Soumaila Samake
Vancouver Dragons
PositionCenter
LeagueAmerican Basketball Association
Personal information
Born (1978-03-18) March 18, 1978 (age 42)
Bougouni, Mali
NationalityMalian
Listed height7 ft 0 in (2.13 m)
Listed weight245 lb (111 kg)
Career information
NBA draft2000 / Round: 2 / Pick: 36th overall
Selected by the New Jersey Nets
Playing career1996–present
Career history
1996–1997KK Idrija
1997–1999Geoplin Slovan
1999Union Olimpija
1999–2000Cincinnati Stuff
2000–2001New Jersey Nets
2001–2002Orlandina Basket
2002Los Angeles Lakers
2002–2003Greenville Groove
2004Detal Inowroclaw
2004–2006Zhejiang Wanma Cyclones
2006Geoplin Slovan
2006–2007Zhejiang Wanma Cyclones
2007Ohod Al Madina
2007–2008Zhejiang Wanma Cyclones
2008BEEM Mazandaran
2008Zain
2008–2010Jilin Northeast Tigers
2010Mornar Bar
2010–2011Caspian Qazvin
2011–2012Quebec Kebs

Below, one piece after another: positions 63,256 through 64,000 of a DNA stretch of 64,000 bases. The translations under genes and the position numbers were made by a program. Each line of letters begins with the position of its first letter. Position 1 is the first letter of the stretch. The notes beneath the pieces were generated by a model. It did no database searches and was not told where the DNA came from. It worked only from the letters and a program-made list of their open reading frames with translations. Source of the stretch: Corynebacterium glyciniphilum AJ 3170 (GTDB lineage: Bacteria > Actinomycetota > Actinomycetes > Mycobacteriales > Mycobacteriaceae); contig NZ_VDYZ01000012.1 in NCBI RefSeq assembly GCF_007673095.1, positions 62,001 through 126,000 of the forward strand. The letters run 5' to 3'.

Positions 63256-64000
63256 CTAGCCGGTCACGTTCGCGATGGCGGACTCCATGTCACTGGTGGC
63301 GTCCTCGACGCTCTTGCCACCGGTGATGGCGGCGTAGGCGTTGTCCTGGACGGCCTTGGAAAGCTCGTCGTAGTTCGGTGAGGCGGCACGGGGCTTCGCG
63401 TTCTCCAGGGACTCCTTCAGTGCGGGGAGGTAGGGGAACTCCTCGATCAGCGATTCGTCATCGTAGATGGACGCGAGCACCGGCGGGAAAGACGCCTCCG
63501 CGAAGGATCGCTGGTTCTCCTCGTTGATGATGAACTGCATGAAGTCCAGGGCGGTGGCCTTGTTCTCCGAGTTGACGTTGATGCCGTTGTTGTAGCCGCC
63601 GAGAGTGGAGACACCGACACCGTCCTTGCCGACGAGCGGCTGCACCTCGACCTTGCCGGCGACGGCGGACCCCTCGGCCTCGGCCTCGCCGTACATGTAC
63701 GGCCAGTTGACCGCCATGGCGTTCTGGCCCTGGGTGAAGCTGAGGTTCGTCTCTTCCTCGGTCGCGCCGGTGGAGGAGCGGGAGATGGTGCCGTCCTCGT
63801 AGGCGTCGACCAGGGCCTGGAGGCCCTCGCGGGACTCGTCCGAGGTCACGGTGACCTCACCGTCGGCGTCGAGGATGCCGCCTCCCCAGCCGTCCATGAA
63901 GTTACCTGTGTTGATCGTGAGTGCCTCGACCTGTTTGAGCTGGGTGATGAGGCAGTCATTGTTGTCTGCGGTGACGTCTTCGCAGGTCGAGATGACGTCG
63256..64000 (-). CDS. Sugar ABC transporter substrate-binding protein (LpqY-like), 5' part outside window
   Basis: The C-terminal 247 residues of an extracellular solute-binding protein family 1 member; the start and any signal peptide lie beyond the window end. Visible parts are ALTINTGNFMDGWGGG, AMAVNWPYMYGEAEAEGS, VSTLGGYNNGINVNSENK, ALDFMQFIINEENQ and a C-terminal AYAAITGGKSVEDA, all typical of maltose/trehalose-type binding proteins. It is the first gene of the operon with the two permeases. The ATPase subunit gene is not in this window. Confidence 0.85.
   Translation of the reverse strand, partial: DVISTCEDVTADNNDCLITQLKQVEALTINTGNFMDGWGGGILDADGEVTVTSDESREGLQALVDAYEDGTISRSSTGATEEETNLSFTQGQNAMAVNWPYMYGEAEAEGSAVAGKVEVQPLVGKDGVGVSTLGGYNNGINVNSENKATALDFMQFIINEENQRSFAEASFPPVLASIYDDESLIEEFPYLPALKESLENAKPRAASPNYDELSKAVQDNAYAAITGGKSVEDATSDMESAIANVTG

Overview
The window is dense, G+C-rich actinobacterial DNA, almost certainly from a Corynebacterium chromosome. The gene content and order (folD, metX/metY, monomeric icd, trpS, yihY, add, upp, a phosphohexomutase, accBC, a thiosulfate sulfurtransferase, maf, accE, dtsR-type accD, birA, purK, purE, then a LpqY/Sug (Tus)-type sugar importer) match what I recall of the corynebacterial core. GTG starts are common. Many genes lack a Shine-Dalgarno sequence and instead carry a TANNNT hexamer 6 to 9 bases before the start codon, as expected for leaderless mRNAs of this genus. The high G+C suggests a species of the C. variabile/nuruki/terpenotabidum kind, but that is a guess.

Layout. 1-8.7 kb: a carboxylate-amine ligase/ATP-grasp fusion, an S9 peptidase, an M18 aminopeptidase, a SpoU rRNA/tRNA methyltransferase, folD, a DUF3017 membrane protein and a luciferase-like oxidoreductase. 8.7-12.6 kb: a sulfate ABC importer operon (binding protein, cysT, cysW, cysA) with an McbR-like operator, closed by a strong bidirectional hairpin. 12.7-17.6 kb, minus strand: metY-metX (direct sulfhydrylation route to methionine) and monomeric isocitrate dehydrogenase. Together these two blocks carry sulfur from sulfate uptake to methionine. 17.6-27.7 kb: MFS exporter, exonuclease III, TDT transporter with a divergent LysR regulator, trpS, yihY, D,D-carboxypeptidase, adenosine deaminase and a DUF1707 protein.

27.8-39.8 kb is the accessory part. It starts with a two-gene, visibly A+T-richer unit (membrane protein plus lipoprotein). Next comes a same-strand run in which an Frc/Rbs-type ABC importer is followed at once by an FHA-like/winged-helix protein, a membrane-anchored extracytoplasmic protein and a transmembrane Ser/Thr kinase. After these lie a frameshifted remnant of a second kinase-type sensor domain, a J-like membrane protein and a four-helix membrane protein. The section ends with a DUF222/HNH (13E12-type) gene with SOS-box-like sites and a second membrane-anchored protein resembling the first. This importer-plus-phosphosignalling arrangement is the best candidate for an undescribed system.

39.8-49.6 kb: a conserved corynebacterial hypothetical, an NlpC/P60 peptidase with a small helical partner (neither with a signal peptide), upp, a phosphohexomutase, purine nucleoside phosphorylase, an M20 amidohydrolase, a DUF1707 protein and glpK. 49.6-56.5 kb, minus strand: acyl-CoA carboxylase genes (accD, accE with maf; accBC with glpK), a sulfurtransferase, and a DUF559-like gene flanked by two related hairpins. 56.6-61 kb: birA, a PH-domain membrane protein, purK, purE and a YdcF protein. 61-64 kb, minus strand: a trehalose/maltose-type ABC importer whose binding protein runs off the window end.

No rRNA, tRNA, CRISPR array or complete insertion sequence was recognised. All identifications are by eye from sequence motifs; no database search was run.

2018–presentVancouver Dragons
Stats Edit this at Wikidata at NBA.com
Stats Edit this at Wikidata at Basketball-Reference.com

Soumaila Samake (born March 18, 1978) is a Malian professional basketball player for the Vancouver Dragons of the American Basketball Association (ABA). A 7'0" tall center, he was drafted by the New Jersey Nets in the second round of the 2000 NBA draft, and played for the Nets and the Los Angeles Lakers. He scored 68 points and grabbed 76 rebounds in 47 NBA games between 2000 and 2003.

While playing with the Lakers in 2002, Samake was suspended five games after testing positive for Nandrolone, an anabolic steroid. Samake said that he had accidentally ingested the substance while taking a dietary supplement.[1] He was only the third NBA player suspended for steroids, following Don MacLean and Matt Geiger.[2]

On November 29, 2011, it was announced that the National Basketball League of Canada's Quebec Kebs had signed Samake to their active roster.[3]

References

  1. ^ Lakers' Samake suspended for steroids Archived January 2, 2010, at the Wayback Machine. Sporting News. November 12, 2002. Retrieved on June 15, 2009.
  2. ^ Liz Robbins. "N.B.A. Union Strikes Deal for Supplements". New York Times. November 17, 2006. Retrieved on June 15, 2009.
  3. ^ "Transactions". NBLCanada.ca. National Basketball League of Canada. Archived from the original on January 13, 2012. Retrieved February 10, 2012.